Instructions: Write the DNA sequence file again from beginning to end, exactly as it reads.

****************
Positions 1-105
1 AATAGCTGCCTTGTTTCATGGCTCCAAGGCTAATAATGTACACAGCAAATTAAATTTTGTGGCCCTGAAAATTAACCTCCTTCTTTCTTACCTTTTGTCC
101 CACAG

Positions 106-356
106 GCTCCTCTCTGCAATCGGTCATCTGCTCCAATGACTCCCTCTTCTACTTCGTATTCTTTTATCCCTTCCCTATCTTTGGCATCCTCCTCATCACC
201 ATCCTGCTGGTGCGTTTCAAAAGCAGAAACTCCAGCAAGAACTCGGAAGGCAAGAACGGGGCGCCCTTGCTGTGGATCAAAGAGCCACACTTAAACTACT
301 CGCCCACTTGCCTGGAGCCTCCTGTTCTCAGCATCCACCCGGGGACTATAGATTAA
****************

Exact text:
Positions 1-105
1 AATAGCTGCCTTGTTTCATGGCTCCAAGGCTAATAATGTACACAGCAAATTAAATTTTGTGGCCCTGAAAATTAACCTCCTTCTTTCTTACCTTTTGTCC
101 CACAG

Positions 106-356
106 GCTCCTCTCTGCAATCGGTCATCTGCTCCAATGACTCCCTCTTCTACTTCGTATTCTTTTATCCCTTCCCTATCTTTGGCATCCTCCTCATCACC
201 ATCCTGCTGGTGCGTTTCAAAAGCAGAAACTCCAGCAAGAACTCGGAAGGCAAGAACGGGGCGCCCTTGCTGTGGATCAAAGAGCCACACTTAAACTACT
301 CGCCCACTTGCCTGGAGCCTCCTGTTCTCAGCATCCACCCGGGGACTATAGATTAA